Masters students in the City Planning program at the University of Manitoba are nearing the end of a four-month research project focused on the Fort Richmond and University Heights neighborhoods.

One particular issue that students are looking to solve is the lack of affordable housing surrounding the U of M, which has led to the emergence of illegal rooming houses.

An illegal rooming house is classified as land zoned for a single family dwelling that has been converted to house multiple students renting on a room-by-room basis.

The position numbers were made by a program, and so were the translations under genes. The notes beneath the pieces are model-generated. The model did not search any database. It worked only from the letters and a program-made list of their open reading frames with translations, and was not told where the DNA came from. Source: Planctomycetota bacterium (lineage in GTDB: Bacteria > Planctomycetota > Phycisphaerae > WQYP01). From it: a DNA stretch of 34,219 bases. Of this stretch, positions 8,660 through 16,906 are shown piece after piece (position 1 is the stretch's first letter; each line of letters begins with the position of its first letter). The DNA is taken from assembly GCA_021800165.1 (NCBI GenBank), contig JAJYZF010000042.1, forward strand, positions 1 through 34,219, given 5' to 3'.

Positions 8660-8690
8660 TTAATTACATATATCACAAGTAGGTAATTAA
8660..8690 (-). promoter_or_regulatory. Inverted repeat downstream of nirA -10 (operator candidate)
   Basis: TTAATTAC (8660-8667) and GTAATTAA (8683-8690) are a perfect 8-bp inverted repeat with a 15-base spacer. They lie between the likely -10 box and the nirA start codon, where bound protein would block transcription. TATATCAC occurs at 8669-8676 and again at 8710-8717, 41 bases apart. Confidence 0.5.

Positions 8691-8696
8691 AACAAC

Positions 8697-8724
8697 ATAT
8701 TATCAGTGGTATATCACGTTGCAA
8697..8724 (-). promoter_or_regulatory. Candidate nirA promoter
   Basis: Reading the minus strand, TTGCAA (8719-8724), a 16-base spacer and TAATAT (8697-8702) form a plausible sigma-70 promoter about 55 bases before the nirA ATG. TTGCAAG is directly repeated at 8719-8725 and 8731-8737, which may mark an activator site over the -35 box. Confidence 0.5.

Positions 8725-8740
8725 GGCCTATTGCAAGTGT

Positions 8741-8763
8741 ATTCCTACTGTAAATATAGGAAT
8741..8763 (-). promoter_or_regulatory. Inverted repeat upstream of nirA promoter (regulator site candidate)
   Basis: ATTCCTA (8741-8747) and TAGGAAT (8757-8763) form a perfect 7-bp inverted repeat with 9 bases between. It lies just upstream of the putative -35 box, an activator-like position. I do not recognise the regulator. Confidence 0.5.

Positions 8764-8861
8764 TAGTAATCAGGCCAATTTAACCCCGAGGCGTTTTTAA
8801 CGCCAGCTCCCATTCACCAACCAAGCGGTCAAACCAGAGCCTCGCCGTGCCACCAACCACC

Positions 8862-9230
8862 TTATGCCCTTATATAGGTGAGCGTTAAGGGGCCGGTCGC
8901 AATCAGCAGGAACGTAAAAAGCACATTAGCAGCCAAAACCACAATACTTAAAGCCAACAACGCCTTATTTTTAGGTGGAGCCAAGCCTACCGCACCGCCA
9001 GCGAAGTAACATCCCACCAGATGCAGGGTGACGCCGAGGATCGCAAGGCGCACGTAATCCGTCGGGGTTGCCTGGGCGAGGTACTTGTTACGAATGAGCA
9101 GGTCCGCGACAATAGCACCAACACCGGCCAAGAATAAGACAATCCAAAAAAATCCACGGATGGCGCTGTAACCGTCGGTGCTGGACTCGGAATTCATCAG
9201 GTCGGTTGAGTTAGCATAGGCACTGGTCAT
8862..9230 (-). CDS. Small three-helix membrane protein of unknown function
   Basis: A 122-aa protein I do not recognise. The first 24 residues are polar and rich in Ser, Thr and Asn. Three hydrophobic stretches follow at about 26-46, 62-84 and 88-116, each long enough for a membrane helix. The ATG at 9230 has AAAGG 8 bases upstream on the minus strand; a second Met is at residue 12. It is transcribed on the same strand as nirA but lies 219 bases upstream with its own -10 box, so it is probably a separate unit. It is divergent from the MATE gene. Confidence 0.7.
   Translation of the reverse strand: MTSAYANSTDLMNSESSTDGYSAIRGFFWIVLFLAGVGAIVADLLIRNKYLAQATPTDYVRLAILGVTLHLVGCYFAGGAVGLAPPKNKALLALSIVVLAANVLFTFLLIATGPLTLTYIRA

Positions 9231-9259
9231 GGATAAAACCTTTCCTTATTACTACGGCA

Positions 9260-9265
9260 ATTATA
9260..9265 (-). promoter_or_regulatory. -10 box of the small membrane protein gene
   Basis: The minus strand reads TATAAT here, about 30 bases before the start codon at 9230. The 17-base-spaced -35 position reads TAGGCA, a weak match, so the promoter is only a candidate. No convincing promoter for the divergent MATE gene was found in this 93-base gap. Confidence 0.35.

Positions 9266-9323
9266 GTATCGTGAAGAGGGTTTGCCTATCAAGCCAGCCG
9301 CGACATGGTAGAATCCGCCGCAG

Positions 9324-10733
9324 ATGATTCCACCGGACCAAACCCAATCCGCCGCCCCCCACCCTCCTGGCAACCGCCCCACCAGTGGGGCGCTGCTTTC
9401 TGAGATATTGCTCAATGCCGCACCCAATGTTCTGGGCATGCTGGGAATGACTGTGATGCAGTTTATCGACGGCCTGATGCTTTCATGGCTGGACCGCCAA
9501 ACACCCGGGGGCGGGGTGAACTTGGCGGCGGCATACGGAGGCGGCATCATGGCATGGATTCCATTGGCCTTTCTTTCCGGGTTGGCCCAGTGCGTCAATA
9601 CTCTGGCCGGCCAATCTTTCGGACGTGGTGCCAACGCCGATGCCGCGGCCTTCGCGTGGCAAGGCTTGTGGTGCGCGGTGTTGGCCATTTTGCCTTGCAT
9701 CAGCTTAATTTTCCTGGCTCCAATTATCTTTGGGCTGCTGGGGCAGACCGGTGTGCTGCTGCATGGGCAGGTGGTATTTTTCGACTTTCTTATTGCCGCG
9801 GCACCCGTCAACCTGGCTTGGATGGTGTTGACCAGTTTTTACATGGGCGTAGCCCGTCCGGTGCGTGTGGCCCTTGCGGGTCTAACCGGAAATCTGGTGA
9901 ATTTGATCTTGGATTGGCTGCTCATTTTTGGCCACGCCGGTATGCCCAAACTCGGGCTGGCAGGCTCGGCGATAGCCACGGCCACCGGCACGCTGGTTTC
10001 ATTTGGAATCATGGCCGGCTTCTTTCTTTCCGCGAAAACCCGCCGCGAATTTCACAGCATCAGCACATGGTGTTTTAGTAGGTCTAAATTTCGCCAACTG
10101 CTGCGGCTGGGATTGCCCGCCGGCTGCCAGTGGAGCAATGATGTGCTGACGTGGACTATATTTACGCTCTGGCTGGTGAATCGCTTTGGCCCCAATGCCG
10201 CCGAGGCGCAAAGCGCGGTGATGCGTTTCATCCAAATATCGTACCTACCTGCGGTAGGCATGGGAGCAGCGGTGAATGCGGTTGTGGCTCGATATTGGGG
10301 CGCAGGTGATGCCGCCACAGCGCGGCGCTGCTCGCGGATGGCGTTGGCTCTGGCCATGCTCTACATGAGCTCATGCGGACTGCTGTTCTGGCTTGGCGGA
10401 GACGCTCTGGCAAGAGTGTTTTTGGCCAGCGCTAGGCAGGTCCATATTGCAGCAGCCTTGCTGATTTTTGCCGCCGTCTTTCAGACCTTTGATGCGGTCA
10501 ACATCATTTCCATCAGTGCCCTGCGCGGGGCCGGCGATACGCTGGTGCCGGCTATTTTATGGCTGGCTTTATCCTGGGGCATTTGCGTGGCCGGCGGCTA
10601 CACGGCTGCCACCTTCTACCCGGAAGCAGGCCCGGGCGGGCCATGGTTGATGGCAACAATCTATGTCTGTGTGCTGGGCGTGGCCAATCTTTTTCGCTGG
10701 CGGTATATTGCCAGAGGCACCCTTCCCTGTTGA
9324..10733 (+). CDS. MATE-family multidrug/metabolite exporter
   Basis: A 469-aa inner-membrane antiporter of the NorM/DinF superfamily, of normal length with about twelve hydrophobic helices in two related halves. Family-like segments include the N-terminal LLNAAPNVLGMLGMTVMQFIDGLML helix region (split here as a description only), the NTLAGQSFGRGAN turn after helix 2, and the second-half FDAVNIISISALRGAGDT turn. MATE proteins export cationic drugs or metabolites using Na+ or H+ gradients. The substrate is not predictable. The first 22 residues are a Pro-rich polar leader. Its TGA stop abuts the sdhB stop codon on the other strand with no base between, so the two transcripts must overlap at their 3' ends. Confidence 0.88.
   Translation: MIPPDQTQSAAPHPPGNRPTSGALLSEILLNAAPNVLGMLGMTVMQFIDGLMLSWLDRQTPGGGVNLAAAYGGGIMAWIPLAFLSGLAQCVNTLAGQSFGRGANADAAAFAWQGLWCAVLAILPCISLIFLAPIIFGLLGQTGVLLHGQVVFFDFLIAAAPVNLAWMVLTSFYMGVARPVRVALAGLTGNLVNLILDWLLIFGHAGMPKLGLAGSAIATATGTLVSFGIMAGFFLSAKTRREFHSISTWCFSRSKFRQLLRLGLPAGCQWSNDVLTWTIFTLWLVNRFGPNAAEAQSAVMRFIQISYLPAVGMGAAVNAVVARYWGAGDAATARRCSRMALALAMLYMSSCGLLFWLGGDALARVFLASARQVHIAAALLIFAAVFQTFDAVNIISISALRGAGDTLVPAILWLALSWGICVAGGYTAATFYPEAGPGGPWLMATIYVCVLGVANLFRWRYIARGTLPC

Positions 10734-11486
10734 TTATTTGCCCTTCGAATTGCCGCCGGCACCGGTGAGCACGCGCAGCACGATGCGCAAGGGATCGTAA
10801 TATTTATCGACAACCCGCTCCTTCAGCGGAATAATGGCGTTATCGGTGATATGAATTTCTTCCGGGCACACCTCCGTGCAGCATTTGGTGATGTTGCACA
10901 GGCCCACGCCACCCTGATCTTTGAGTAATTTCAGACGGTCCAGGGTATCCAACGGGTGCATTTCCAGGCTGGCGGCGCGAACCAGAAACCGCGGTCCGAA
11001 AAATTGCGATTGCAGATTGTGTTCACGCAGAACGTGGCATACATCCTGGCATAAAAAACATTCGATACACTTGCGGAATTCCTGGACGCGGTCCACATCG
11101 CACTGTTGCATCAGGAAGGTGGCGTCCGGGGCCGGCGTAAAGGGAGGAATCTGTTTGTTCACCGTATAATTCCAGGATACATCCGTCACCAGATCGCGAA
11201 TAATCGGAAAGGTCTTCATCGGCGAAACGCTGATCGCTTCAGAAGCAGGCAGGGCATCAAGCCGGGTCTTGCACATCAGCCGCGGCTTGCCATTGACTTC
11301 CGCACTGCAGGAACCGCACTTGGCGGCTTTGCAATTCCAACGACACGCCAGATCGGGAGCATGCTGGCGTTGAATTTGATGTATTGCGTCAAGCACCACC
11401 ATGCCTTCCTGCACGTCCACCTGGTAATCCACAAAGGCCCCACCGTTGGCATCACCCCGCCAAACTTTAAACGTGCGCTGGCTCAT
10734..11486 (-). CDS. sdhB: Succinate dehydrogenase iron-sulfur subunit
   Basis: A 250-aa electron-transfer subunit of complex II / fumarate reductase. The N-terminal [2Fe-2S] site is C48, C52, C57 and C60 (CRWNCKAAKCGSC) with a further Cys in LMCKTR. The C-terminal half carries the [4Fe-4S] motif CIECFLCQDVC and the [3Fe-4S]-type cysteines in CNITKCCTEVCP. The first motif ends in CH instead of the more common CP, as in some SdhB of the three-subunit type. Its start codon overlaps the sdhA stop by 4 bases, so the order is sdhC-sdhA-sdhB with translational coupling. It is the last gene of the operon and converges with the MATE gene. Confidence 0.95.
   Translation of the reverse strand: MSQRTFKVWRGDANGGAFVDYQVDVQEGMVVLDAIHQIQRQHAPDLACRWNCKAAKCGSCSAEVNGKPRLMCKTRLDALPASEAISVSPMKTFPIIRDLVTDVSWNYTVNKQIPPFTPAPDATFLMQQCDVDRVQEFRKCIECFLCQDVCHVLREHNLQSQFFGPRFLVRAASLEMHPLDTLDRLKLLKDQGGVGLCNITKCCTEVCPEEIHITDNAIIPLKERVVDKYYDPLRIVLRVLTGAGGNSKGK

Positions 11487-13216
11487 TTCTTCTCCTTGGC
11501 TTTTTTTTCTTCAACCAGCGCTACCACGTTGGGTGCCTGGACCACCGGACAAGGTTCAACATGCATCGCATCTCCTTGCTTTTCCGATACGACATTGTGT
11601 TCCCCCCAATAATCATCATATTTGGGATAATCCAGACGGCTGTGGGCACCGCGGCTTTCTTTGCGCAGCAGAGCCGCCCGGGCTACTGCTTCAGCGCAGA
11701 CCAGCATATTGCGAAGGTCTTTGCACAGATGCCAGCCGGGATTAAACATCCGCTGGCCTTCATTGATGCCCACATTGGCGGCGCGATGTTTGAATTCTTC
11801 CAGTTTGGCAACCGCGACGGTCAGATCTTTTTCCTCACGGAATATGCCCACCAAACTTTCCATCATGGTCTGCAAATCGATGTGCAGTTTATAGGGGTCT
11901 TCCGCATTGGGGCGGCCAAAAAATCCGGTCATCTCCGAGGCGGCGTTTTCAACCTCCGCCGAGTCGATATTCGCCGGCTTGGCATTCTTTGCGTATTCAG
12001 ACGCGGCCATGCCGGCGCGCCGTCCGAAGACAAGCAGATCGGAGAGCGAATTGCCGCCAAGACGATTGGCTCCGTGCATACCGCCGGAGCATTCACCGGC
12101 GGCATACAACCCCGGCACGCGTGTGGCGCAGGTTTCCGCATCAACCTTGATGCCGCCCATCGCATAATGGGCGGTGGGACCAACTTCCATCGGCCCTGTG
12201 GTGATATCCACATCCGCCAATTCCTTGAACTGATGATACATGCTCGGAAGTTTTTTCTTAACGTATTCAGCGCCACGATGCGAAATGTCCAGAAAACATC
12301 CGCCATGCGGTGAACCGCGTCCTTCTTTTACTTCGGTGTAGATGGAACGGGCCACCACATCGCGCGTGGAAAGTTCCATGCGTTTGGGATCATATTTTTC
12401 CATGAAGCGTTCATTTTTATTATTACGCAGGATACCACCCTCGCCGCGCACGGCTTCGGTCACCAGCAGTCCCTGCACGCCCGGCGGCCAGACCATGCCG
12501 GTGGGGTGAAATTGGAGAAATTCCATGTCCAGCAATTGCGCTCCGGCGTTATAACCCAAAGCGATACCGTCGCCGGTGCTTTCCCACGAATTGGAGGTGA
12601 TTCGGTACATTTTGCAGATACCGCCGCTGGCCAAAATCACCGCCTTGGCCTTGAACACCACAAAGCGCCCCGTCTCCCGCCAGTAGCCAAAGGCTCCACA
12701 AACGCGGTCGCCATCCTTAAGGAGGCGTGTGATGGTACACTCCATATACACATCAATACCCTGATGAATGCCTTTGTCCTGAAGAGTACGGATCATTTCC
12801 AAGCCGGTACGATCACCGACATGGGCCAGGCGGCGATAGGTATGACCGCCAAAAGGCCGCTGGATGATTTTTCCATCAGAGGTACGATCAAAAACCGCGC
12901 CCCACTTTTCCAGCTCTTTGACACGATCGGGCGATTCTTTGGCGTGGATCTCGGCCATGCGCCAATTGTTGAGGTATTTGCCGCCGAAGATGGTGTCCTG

“These houses are unsafe for students,” said Janice Lukes, councilor for South Winnipeg – St.Norbert.

“When you have eight to ten students living in a house, each in a room with hot plates, it presents an unsafe condition.”

Lukes said area residents who neighbour rooming houses have also complained about the lack of upkeep on those properties, such as uncut lawns, snowy driveways not being shoveled, and mail being ignored.

“Tenants are going to school, they are doing their thing, but landlords aren’t taking care of their properties,” Lukes said.

Suggestions from students include government mandated affordable housing, improved transportation, construction of secondary suits and an improved home stay program.

The finalized study will be presented to Lukes next week.